I recently read a book called “MAN’S SEARCH FOR MEANING” written by Holocaust survivor Viktor Frankl.

Viktor Frankl was a psychiatrist, born in Vienna in 1905, died in 1997.  He published more than 30 books about psychology and spoke internationally about his life and work.

This book is small and relatively easy to read, based on Viktor’s experiences in the Nazi death camps during the Holocaust.  His writing is so good that you really feel the pain, anguish and frustration that those poor prisoners felt as they tried to survive “just one more day”.

My sister gave me this book to read as a “spiritual” boost to my emotional struggle living with MS.  The book carried a good message to me.  Basically that despite my suffering I must find meaning in my situation and develop ways to cope with it.

I find that hearing about the pain and suffering of others puts my situation into perspective.   What I’m dealing with is nothing compared to the horrendous experiences of those poor souls who found themselves in such a tragic time and place as the Nazi death camps.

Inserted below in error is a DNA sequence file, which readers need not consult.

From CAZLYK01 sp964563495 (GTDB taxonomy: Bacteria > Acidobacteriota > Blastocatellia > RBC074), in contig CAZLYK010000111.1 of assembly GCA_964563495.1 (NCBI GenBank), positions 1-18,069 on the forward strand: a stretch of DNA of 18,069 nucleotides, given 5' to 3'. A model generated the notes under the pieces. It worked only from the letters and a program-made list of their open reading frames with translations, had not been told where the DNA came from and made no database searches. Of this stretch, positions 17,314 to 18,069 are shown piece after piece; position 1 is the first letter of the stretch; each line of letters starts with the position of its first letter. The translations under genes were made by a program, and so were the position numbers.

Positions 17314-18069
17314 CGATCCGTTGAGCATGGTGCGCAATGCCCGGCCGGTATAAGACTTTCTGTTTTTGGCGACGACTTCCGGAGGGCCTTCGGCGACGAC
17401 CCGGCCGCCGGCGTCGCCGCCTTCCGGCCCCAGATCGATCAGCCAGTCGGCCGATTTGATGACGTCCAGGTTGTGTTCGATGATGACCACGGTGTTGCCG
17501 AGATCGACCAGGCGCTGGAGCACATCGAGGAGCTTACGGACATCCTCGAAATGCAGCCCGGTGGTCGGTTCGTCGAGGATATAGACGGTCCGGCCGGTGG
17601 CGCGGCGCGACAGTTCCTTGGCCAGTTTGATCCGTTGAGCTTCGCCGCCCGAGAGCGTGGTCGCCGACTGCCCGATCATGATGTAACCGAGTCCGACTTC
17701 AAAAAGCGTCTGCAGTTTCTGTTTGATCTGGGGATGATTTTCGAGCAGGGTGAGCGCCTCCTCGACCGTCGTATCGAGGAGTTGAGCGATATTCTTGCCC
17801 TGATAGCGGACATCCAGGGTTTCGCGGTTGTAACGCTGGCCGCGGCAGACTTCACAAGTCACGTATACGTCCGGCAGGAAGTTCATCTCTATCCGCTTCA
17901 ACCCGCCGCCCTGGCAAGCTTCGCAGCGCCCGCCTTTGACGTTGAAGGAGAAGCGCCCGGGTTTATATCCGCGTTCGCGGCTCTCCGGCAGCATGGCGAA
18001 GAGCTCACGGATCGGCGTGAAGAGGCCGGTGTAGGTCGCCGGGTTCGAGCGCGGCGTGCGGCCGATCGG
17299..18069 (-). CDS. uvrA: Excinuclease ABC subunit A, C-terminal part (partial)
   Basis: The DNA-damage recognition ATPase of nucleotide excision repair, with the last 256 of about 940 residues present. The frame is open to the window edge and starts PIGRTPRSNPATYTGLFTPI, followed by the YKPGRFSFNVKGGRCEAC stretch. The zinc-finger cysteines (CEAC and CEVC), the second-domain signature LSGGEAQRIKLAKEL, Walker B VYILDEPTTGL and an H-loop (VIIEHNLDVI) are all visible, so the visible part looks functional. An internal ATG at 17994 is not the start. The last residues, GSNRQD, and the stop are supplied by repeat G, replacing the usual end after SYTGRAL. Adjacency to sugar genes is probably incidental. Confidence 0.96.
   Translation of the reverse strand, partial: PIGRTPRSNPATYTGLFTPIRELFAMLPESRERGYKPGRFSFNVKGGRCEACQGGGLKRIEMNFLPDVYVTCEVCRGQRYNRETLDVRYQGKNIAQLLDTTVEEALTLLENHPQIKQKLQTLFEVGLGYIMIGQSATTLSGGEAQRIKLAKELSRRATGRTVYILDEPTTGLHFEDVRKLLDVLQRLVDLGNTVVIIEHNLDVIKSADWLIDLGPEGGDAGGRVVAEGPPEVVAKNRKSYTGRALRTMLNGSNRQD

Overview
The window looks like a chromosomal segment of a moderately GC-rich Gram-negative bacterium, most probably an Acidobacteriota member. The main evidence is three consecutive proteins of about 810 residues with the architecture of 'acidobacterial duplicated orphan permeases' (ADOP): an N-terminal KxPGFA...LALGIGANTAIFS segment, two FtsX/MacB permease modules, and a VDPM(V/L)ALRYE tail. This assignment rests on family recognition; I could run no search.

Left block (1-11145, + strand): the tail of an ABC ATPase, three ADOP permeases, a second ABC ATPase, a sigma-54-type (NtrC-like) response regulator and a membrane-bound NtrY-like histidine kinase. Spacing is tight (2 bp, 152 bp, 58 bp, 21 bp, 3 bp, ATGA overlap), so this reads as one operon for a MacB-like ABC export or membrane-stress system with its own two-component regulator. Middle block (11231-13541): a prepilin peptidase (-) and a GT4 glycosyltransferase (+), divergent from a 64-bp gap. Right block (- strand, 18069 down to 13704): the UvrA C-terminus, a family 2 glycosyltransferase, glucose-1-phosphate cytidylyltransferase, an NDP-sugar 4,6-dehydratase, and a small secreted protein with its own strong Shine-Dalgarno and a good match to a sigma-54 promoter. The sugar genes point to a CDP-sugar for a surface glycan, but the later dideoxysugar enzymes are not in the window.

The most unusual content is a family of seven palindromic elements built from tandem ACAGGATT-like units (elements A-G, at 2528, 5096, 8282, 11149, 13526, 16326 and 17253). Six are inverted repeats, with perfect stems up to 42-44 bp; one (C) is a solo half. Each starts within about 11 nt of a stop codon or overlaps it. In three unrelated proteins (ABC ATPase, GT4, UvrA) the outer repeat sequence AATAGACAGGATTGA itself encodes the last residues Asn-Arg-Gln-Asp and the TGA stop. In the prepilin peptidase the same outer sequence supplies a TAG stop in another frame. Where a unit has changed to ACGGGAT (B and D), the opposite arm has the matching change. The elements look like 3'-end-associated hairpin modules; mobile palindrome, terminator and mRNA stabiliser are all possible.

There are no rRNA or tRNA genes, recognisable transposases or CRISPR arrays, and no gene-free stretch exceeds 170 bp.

I have so much to be grateful for and I just have to keep reminding myself of that.  Reading Viktor Frankl’s book is a great reminder.

Put this one on your reading list if you need a “kick in the pants” to get you back to living with gratitude.

Here is a wonderful message of gratitude and motivation advice written by Steve Maraboli.

”When a new day begins, dare to smile gratefully.  When there is darkness, dare to be the first to shine a light.  When there is injustice, dare to be the first to condemn it.  When something seems difficult, dare to do it anyway.  When life seems to beat you down, dare to fight back.  When there seems to be no hope, dare to find some.  When you’re feeling tired, dare to keep going.  When times are tough, dare to be tougher.  When love hurts, dare to love again.  When someone is hurting, dare to help them heal.  When another is lost, dare to help them find their way.  When a friend falls, dare to be the first to extend a hand. When you cross paths with another, dare to make them smile.  When you feel great, dare to help someone feel great too.  When the day has ended, dare to feel that you’ve done your best.  Dare to be the best your can.”

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